Again, the pole slapping against his glove with a sound of metal against metal.

His tone was measured as he asked her, “Why risk it?  You’ve already lost.  We had enough footage of your dogs that I was able to put together a simulation of their fighting patterns.  I know how they attack, how they react.  I know how you think in a fight, the commands you give, and when.  All of that is wired into my suit, into my heads up display.  I know what you and your beasts are going to do before you’ve decided on it.  None of you are walking away.”

“It’s not just me and the dogs,” Bitch spoke.

“Your friends?  I may not have a simulation set up for him, but I’m better than your leader, Grue.  Stronger, better armored, better equipped, better trained.  If your friend Regent turns his attention from Miss Militia for more than twenty seconds, she will shoot one or all of you, not that he could do anything to me if he bothered.  Tattletale?  Unconscious.  Skitter?  Not a threat.”

What was he doing?  Why was he so focused on getting Bitch to admit it was over?

Reputation, yet again.  He needed to salvage this situation, and the surest way to do that, to recoup his losses and come out of this looking okay, would be to get the meanest, toughest, most notorious of us to bend at the knee and concede defeat.

He really didn’t know Bitch, though.

She pulled her cheap plastic dog mask off and threw it to one side.  It was only a formality, really, since her face and identity were public knowledge.  Her smile, as it spread across her face, wasn’t the most attractive.  Too many teeth showing.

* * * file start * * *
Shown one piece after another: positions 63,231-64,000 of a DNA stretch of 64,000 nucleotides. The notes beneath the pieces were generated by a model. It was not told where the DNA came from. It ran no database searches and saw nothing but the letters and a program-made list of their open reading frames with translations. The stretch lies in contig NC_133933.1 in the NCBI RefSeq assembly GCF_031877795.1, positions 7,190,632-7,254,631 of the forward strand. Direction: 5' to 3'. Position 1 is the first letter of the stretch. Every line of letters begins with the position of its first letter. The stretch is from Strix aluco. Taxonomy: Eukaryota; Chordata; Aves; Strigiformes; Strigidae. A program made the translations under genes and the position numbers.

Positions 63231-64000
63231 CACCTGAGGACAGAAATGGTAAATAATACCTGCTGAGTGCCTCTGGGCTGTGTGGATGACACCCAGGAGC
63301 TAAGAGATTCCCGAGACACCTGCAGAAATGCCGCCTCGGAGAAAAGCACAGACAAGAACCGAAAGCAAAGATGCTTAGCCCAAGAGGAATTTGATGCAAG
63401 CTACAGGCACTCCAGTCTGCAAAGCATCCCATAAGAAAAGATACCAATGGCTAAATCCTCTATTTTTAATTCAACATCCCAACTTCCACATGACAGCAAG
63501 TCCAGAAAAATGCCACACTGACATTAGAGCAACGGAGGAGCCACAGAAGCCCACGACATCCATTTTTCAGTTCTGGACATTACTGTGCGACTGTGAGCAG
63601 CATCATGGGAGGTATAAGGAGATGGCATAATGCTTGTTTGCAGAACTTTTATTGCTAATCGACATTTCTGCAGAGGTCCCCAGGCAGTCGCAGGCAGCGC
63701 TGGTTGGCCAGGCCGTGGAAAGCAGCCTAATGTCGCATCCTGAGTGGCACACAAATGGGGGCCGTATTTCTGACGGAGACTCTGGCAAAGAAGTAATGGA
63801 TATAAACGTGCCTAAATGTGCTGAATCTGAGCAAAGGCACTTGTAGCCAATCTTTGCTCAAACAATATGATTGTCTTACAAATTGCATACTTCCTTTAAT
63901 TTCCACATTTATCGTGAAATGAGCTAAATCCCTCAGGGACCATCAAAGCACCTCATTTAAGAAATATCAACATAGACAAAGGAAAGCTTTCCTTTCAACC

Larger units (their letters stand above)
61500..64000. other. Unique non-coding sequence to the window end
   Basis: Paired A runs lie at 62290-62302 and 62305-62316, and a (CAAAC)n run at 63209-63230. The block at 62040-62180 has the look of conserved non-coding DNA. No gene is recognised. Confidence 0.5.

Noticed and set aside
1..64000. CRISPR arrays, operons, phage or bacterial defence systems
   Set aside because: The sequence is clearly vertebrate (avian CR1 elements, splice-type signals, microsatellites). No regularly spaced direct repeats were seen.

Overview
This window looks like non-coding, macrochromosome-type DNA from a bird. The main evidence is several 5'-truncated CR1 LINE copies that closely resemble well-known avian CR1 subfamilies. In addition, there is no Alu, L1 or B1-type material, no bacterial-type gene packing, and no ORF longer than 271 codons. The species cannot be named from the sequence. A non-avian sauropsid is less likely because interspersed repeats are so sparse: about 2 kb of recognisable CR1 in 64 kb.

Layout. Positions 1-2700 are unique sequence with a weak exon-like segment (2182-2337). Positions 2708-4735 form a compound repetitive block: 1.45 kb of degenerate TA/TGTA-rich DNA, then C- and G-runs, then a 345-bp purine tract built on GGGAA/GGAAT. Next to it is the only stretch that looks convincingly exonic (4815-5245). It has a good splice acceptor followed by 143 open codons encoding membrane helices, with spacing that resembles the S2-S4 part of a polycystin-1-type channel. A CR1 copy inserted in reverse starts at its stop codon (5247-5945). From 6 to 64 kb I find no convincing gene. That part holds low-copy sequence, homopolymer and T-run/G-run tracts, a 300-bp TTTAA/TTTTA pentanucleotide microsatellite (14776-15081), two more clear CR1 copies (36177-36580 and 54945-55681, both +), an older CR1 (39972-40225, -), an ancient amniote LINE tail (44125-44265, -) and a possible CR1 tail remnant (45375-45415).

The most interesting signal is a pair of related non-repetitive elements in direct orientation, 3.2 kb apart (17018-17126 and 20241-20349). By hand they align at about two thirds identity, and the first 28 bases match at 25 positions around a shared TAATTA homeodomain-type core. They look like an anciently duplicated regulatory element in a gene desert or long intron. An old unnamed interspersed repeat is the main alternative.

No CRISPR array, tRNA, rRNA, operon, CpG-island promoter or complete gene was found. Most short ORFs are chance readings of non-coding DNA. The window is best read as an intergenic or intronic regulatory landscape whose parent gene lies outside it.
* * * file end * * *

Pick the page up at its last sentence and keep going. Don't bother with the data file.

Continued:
“Lung underestimated her, too,” she told him, looking at me.

Armsmaster turned to look, as well.

Seriously?  I mean, really, Bitch?  Passing the ball to me?  I didn’t have a plan.  There wasn’t much I could do, here.

“Velocity?”  Armsmaster queried me, casual.

I shrugged, miming his casual tone, while feeling anything but, “Dealt with.”

“Hm.  I think-”

As he spoke, I faced Grue and jerked my head in Armsmaster’s direction.  Armsmaster wasn’t oblivious, and took my cue as reason to drop into a fighting posture.  There was nothing he could really defend against, though, as Grue shrouded the two of us in darkness a second time.

The worst possiblity, that Armsmaster would tell the Undersiders what I was planning, was dealt with for the moment.  I doubted Armsmaster would continue to talk while under the effects of Grue’s power.

Which left me the problem of dealing with the guy.  I could sense the bugs I had on him moving, as he came through the darkness, towards me.  At the very least, if I could draw him away from the others, I could buy them time.

I ran for the glass door that led to one of the outside patios.  I glanced over my shoulder, and sure enough, I saw Armsmaster emerging from the cloud of oily shadow.  He spun on his heels to swing his flail into Judas, bringing the dog down as it emerged right after him, then whirled to face me again.  As I got outside, the chain reeled in, bringing the flail head back to the top of the weapon.  He paused.

Why?  There was only one reason he’d be staying back and reeling in like that, instead of closing the distance to get me in his reach.

I took a guess.  Knowing that the attack would come faster than I expected, from what had happened to Tattletale on the two occasions, I threw myself to the floor of the patio.